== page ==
Relic Presentation (Video)

I have to think about this video a lot. This is me presenting my team’s website, Relic, an online sculpture magazine. I’m staring out at the audience, but it’s a blank facade of a presenter and not me. The teachers in the program have been threatening to video record presentations since first quarter, but this is the first time one of them has caught me on video. This is a great opportunity to reflect on my presenting skills.

And I’ve had the additional benefit of interviewing my web design teacher of my performance and getting his reaction on video so I can review that as well. He said that I was awkward and looked uncomfortable in front of the class. Might I add, this is the largest presentation audience I’ve ever had. Both sections of the class were present for the finals, totalling at about 40 people. Half of which I have been presenting to for the last two quarters. A fourth of which I had the same section with last year, so they’ve been my audience for almost two years (five quarters). In this audience, about one fifth of them are students I’ve never been in the same class with and never really had an opportunity to speak with them until this moment when I am presenting this ex-website (why “ex”? Follow the progress and demise here.).

I recall the experience of this presentation clearly. My heart was pounding and I remember reading my outline in my mind’s eye and perhaps that’s why it seemed to come out so monotone. I felt like I had said almost everything that I wanted to say which made me feel good after the presentation, but when I saw the video of it, I noticed that sometimes, it’s not what you say, but how you say it. I wasn’t engaging the audience in anyway. My presentation voice would have the subtitles in Helvetica. That’s how lifeless it was. Never mind my right hand emphatically waving about. See: Alien Hand Syndrome.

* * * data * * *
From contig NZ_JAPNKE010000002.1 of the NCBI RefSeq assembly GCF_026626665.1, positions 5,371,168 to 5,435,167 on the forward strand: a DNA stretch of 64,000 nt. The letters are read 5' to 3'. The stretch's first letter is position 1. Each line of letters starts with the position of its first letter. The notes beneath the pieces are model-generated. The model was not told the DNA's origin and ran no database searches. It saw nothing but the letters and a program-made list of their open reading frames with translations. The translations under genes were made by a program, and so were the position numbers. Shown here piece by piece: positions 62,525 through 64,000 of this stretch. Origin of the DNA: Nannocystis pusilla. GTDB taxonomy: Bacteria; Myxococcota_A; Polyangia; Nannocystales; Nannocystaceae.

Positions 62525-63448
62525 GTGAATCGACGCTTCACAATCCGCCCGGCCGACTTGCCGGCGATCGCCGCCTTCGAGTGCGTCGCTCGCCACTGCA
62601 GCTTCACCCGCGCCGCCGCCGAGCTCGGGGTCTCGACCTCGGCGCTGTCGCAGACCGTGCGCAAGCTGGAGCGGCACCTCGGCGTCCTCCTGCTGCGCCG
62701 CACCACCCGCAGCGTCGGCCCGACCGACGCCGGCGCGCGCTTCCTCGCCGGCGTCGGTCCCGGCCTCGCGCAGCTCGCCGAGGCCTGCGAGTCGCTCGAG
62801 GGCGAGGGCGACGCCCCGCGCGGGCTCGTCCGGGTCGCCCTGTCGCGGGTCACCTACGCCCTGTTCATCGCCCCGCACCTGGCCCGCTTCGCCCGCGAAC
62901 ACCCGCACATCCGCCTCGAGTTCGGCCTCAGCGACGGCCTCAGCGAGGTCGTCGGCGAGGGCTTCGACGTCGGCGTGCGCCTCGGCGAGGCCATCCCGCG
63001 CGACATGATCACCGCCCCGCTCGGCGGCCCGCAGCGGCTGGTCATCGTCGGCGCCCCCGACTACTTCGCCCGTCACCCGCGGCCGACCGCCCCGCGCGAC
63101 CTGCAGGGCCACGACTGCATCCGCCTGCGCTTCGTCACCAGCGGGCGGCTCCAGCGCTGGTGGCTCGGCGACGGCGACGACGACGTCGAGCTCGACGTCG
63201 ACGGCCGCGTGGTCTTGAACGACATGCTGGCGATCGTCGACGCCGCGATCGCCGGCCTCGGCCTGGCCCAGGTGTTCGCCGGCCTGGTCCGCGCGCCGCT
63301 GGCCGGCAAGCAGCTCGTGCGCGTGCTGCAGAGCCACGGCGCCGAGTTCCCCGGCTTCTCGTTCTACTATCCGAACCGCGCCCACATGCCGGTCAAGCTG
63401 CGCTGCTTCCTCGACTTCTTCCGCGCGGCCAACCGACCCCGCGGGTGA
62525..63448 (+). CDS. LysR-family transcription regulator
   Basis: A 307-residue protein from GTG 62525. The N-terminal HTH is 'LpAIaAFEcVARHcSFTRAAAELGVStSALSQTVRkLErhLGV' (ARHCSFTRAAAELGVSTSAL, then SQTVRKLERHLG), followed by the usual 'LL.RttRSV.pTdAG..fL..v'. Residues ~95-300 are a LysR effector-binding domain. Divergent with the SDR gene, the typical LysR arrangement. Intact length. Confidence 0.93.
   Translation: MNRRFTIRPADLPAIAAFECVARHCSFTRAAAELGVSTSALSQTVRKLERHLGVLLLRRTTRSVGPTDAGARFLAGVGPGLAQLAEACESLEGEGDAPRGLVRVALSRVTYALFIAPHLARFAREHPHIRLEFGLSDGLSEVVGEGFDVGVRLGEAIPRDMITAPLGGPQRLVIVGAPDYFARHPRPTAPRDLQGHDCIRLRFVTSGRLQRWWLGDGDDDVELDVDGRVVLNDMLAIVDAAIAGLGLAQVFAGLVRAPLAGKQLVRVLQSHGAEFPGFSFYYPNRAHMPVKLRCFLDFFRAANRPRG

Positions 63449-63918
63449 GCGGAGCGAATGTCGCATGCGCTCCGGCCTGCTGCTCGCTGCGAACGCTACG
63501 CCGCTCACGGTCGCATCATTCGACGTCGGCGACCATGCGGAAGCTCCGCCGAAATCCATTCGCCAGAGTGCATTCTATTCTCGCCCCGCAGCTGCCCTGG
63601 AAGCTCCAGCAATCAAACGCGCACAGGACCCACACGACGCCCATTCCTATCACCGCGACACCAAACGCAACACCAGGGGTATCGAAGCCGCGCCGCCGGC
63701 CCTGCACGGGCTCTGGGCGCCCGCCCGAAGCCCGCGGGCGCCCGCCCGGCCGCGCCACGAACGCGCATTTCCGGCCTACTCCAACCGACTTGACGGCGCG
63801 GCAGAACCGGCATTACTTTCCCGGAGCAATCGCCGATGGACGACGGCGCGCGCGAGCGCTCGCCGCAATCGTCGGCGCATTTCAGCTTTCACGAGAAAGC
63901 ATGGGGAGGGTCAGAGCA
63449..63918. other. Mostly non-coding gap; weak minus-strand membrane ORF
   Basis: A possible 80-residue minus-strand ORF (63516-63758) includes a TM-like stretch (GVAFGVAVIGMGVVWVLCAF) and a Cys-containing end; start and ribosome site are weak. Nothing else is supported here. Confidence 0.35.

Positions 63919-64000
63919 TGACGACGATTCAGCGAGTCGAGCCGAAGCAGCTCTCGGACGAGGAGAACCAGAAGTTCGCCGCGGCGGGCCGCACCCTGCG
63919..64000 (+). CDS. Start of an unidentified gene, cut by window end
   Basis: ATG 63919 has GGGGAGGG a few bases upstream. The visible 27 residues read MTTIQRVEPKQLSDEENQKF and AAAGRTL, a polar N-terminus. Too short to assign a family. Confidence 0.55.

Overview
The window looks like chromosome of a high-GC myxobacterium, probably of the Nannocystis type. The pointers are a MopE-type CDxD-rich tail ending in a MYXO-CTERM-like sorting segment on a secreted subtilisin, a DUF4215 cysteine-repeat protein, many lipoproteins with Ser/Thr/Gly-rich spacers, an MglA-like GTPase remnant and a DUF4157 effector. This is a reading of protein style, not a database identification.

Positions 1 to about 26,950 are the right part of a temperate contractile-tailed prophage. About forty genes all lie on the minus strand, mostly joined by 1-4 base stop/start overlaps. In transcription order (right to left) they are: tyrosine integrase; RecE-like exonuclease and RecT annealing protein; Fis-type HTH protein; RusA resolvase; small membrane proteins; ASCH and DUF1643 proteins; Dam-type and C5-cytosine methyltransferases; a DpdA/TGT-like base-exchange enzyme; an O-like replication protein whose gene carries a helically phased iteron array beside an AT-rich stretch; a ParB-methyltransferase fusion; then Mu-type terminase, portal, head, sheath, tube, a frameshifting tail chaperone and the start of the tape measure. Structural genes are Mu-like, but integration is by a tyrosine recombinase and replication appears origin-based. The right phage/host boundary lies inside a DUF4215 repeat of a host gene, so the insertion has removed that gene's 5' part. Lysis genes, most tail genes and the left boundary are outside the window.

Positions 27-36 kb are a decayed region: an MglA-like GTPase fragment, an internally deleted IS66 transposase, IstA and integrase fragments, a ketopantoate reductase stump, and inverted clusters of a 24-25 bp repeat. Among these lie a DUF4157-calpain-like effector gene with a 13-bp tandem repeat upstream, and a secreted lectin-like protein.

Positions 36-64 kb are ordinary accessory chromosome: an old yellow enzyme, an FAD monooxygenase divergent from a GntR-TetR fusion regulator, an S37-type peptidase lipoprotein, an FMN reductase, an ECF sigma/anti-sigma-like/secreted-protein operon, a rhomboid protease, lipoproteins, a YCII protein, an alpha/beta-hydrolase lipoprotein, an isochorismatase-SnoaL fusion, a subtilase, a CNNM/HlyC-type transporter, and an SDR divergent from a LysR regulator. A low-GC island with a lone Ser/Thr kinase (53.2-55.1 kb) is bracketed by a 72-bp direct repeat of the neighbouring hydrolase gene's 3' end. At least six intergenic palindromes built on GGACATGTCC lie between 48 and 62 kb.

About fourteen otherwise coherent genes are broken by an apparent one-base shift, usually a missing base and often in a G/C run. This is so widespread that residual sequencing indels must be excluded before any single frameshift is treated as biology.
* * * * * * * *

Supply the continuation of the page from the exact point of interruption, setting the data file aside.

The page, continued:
I normally pride myself on a good presentation. Clean slides, good explanation of those slides without reading off of them, eye contact with multiple parts of the room, not fidgeting.  Total of “ums”: 9. Not bad. Not my best either.

I wish I asked about the time limit. The other presentation I had to make earlier in the quarter demanded that I be at least 10 minutes long in presenting. So, I imagined I needed to fill three minutes instead of not exceeding three minutes. I like to think I have no problem with being succinct.

It was really weird to talk to my teacher about it afterwards. He was very blunt. I felt a bit deflated hearing all of what he had to say about how he thought I was perceived, but it was great to look at the video and be like “yeah, I was awkward!”

Asking the question “Who here likes sharks?” was great for the science blog, Hyrax | Natural Science with a Twist. I needed to find that little moment where I can say “hello audience, I’m here for you.” And I didn’t do that. Next quarter is my last quarter at Seattle Central Creative Academy and I want to show that I am consistent and that I am consistently good at presentations, no matter if I am speaking to a room of five or fifty. That reminds me, if any teachers are reading this, perhaps you should challenge your students by finding an opportunity where they have to present to a large audience of strangers. That’s got to be really intimidating. Such a feat where anything less would seem easy by comparison. I’m looking forward to presenting more and to more people. In some cases it’s harder to say than to do and for me, graphic design is one of those things.


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